Investigators determine 3-alarm Moiliili fire sparked by electrical problem

Elderly man in critical condition after evacuating condo during 3-alarm fire

MOILIILI (HawaiiNewsNow) - Honolulu Fire Department investigators have determined that Saturday’s high-rise fire in Moiliili was accidentally started by an arc in a lighted display case inside an apartment.

That unit sustained an estimated $524,000 in damage. The man who lives there was not home at the time the flames broke out.

Officials are still working on damage totals for other apartments in Rainbow Place that were affected by smoke or water.

“I do know speaking to a few residents that water used in the fire trickled all the way down to the 16th floor,” said Angela Keen, board president.

Flames were reported just after 10 a.m. at the 21-story highrise located on Kuilei Street.

According to EMS officials, an 83-year-old man was able to evacuate the building and was waiting across the street in a safe area when he reportedly collapsed. HFD says he went into cardiac arrest.

Medical officials responded and administered CPR. They added that the man did not come in contact with smoke or flames while he was in the building.

He was taken to an area hospital and later died.

During the fire, smoke was seen billowing from the top floor of the condo. Photos and videos sent to Hawaii News Now show the flames burning in a top floor, corner unit.

“I came out and said, ‘Oh my gosh. Let’s just get out.’ I smelled it immediately and knew I had to move quickly,” resident Georja Skinner said.

After the fire was extinguished, Skinner was allowed to briefly return to her apartment to grab her medication and other essential items.

“(There’s) a lot of smoke damage on the walls. Initially, not too bad, but the entire floor was flooded,” she said. “It was just really devastating to see that kind of damage.”

HFD says 58 fire personnel total responded to the scene. At one point, residents on the top floor of the building were evacuated.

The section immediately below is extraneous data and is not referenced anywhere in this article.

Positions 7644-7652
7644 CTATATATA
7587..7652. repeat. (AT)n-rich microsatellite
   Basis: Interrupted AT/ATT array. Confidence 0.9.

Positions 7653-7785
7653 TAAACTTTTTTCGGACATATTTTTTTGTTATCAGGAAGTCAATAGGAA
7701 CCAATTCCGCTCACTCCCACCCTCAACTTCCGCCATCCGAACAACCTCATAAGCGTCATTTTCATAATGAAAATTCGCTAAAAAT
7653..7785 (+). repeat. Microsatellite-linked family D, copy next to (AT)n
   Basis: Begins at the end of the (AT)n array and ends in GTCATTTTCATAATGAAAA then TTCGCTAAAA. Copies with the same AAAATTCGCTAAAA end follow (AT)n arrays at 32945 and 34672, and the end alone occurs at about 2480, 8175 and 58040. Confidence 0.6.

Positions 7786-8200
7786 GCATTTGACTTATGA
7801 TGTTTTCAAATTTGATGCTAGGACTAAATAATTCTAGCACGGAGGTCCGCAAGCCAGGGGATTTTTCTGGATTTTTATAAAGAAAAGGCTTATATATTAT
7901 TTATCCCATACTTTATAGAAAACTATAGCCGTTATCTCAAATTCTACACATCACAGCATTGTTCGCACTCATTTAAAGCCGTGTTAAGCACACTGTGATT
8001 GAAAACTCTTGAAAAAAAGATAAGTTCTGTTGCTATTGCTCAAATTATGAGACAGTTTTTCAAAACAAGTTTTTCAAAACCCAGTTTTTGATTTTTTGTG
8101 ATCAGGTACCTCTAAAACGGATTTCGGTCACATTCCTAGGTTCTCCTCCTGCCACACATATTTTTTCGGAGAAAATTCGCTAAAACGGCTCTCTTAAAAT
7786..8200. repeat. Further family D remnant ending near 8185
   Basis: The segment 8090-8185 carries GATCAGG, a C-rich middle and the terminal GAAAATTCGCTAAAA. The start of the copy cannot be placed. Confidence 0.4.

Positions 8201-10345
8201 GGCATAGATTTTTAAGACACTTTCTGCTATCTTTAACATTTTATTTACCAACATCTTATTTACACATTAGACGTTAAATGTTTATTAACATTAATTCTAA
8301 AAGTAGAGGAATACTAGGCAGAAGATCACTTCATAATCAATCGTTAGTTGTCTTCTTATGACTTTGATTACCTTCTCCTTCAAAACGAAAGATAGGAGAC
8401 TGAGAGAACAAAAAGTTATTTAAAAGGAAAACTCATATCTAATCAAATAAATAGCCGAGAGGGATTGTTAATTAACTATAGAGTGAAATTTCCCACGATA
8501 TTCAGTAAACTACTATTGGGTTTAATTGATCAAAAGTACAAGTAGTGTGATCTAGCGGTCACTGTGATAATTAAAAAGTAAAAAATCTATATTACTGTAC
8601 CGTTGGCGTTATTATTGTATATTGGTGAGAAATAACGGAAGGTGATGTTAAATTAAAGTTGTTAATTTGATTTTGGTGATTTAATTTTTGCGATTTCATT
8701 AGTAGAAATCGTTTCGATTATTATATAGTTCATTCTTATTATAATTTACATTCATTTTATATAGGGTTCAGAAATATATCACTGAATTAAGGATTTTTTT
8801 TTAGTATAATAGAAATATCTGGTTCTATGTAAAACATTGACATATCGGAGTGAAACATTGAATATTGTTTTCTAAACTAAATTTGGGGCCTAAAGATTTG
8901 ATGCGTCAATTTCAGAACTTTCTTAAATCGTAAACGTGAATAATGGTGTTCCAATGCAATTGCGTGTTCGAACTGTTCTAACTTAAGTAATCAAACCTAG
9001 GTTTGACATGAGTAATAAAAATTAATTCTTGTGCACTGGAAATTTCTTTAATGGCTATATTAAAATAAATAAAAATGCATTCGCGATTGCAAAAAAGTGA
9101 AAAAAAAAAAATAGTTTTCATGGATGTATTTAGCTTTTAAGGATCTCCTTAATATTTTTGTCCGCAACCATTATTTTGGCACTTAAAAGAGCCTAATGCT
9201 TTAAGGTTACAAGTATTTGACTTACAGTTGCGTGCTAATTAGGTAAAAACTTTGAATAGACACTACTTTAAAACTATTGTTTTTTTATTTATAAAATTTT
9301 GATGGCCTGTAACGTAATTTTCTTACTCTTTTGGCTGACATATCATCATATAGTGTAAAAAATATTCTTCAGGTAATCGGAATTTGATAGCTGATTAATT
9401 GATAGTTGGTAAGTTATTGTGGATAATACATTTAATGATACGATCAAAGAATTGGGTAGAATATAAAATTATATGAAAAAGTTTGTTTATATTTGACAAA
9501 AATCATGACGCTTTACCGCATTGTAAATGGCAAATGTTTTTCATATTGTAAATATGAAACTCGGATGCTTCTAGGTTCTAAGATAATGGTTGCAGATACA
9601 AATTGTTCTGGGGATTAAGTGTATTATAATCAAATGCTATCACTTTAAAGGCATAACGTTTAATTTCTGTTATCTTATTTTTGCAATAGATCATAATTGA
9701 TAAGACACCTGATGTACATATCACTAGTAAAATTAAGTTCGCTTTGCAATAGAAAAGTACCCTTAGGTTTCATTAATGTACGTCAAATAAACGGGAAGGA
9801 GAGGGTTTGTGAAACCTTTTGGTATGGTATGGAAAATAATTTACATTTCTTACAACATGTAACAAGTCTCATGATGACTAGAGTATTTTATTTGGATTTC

“I started seeing a little bit darker smoke coming from that corner of the unit so that’s when I immediately ran over to his unit and knocked on the door and rang the doorbell to see if he was okay, no answer,” neighbor Daniel Kellarney said.

It was reported that a resident smelled smoke on the fire floor, activated the fire alarm, and reported it via 911. Residents exited the building through stairwells, HFD said in a news release.

Flames were seen in a unit on the top floor of the building.
Flames were seen in a unit on the top floor of the building. (Source: Hawaii News Now)

Additional assistance had to be called to the scene as it took firefighters about an hour to fully extinguish the flames.

It was deemed fully extinguished just before 11 a.m.

The building was not equipped with a fire sprinkler system, according to HFD.

“Having a fire sprinkler probably would have contained the fire a lot sooner to minimize damage to the unit and to the other units,” HFD said at the scene. “There’s just one unit that’s really damaged, but there’s smoke damage throughout probably the floor.”

The condo’s board of directors had previously looked into installing fire sprinklers, but they were deemed to be too expensive.

Many of the residents are retired and on fixed incomes.

The building’s property management company, Associa Hawaii, is working to determine the next steps in the recovery and restoration process.

In a statement, Andrew Fortin, senior vice president of external affairs, wrote: “Our immediate focus is on our residents and working to help those affected by the fire. Associa Cares, Associa’s national non-profit organization, has earmarked an initial $25,000 to assist Rainbow Place homeowners affected by the fire through direct grants."

Residents affected by the fire are encouraged to email info@associacares.com for more information on how to apply for funding or see Associa staff who will be onsite in the evenings.

Residents in nearby towers watched as the flames burned through the unit.
Residents in nearby towers watched as the flames burned through the unit. (Source: Joel Bradshaw)

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